Pistons depth gives SVG options – and a quandary as to how to piece it together
Gary Dineen (NBAE/Getty)
AUBURN HILLS – Stan Van Gundy knows who’ll start when the Pistons open the Little Caesars Arena era against Charlotte. He has a handle on who’s most likely to come off the bench – and when – if the game unfolds without any violent twists.
But he’s a little murkier on the permanence of that plan. And he’s prepared to be vigilant about how players who inevitably fall on the wrong side of the rotation dividing line respond to their disappointment.
Because it’s one thing to come off the bench if you’re backing up LeBron James and it’s one thing to get shoved to the back of the line if the backup at your position has a far more decorated resume.
But those conditions don’t apply to Van Gundy’s roster. Not this time around.
“It’s a hard thing for players,” he acknowledged Tuesday, the final tuneup before Wednesday’s opener. “I don’t think it’s clear cut at a lot of positions, particularly at the backup positions. That makes it tough. When you’ve got a lot of guys who are fairly equal, just with different strengths and weaknesses, it’s a little harder. We’re going to have to deal with that and that’s going to be a big part of our team moving forward – if guys can handle those roles and then adapt and continue to stay ready and play.”
As much as anything – and hand in hand with wins and losses – it’s that situation that will test the bonds that began to form when the Pistons gathered in Las Vegas in early August for a week of players-only training and shoot-the-breeze sessions. The signature moment of the week was a team dinner where cell phones were put in the middle of the table – and then everybody’s hopes and visions for the season ahead were dumped there, too.
“Through this preseason and even before that, we’ve built some great chemistry together off the court, on the court,” Tobias Harris said. “A lot of guys really bonding together and having fun and just being excited. That’s always a really good sign going into the year.”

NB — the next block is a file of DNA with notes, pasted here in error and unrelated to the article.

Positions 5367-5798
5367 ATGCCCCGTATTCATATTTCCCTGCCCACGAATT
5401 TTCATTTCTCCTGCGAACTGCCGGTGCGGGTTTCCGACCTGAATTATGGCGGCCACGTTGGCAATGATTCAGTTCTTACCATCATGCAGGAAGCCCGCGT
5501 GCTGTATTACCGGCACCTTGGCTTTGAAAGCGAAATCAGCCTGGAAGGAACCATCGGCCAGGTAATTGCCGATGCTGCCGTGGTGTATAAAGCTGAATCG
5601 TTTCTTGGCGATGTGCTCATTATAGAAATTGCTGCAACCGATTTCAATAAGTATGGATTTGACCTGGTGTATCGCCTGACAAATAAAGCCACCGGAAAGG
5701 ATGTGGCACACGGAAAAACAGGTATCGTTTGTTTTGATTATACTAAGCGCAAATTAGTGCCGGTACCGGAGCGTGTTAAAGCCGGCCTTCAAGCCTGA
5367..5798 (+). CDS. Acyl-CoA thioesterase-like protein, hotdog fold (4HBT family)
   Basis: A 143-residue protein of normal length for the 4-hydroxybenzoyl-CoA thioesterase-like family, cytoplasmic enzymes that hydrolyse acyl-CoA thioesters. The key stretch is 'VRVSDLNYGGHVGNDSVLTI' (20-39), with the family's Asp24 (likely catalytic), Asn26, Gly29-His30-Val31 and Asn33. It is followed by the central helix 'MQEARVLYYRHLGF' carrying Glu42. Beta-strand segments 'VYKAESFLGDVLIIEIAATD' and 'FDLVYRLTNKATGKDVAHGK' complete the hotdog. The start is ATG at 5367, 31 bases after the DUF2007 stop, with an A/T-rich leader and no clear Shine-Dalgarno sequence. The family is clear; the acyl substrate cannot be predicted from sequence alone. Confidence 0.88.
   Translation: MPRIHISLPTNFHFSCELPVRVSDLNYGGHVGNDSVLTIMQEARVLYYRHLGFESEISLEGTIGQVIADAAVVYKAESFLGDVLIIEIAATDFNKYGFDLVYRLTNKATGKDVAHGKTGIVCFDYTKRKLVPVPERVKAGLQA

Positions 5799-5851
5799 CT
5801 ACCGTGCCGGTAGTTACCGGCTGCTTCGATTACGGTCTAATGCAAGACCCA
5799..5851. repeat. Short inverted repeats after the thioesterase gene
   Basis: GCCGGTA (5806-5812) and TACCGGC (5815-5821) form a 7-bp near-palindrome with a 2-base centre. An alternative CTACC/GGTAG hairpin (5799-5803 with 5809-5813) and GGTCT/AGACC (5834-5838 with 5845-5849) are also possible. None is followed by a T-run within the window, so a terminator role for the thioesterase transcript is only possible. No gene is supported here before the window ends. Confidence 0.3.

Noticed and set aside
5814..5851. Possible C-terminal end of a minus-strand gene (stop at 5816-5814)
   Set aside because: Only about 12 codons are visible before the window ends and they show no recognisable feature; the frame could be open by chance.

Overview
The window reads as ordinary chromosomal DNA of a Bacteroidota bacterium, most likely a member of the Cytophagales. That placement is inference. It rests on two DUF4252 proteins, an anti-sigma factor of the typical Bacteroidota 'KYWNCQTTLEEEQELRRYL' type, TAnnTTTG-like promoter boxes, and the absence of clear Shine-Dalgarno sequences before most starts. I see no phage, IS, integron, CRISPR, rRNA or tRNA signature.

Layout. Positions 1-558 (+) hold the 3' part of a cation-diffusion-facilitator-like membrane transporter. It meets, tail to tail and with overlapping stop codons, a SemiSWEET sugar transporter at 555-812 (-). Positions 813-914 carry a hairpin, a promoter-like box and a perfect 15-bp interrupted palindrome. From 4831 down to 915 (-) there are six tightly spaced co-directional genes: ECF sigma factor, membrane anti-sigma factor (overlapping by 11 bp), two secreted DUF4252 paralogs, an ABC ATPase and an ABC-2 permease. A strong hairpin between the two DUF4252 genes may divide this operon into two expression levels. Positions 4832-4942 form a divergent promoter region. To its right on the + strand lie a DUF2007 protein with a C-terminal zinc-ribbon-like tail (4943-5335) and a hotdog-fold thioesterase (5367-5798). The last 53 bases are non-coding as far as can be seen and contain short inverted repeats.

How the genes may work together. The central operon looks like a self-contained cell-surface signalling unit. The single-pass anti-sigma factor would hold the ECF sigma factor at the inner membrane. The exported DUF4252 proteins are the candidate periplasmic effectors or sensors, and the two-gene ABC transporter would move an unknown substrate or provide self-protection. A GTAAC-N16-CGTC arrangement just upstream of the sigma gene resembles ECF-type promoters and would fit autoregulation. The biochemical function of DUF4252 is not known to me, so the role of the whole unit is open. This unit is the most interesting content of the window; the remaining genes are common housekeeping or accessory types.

With the departures of two players ahead of him in tenure, Marcus Morris and Kentavious Caldwell-Pope, Harris – expected but not yet confirmed to be one of Van Gundy’s starters – is filling a more active leadership role this season.
Andre Drummond and Reggie Jackson will have full voices given their status. The respect Avery Bradley commands for his focus and reputation for playing hard will make him an important member of the leadership council. Langston Galloway is another newcomer who’s already left an impression. And Anthony Tolliver is a willing and responsible leader who is always first in line to put his thoughts to words.
They’ll be tasked with keeping the locker room from splintering as playing time organically resolves itself. Van Gundy has braced them for the coming reality. While they’ve all made a case to be in the rotation, there are going to be four or five of them that won’t be – but likely will be called on situationally. Harris is ready to do his part to keep everyone’s head in a good place.
“Just make sure that everybody continues to stay ready,” he said. “We have a lot of depth on our team and guys that can play different roles and really help our team in different ways. When your name is called, it’s your duty and the duty of you as a teammate to help our team be better and be ready to play when you’re asked to.”
Van Gundy ticked off the anguished choices facing him. At power forward, Harris gets first call, but then what? Jon Leuer is the best defender with plus size for the position, but both Tolliver and Henry Ellenson offer scoring punch in different ways.
“It’s possible two of those four guys don’t play very much,” he said. “Who is that? Those guys have all played well.”
Behind Drummond, Boban Marjanovic is a scoring and rebounding machine, but Eric Moreland is the more nimble defender and grabbed 13 rebounds in 21 minutes in his extended preseason opportunity.
“Which one of those guys should play ahead of the other?” Van Gundy wondered aloud. “I don’t know.”
Behind Bradley, is it going to be Galloway? Or rookie Luke Kennard? Or, after he serves a five-game suspension, Reggie Bullock?
“It’s hard to look around at our roster and see a guy who hasn’t made a case for being the backup,” Van Gundy said. “I think at times it’s going to be hard for guys to accept and that’s where you’re relying on your individual character of players and then your team leadership.
“I think it’s a good group and I think they’ll monitor each other pretty well in the locker room. But it’s not easy.”
Van Gundy and general manager Jeff Bower made the conscientious choice to fill the roster with legitimate candidates for playing time, a choice made a little easier by having a lottery pick and no second-round pick. The coach understood full well coming into training camp that there would be no obvious calls unless injuries settled the debate for him. There’s no real down side to great depth. But it does come with its own set of quandaries. The Pistons start navigating them for real now.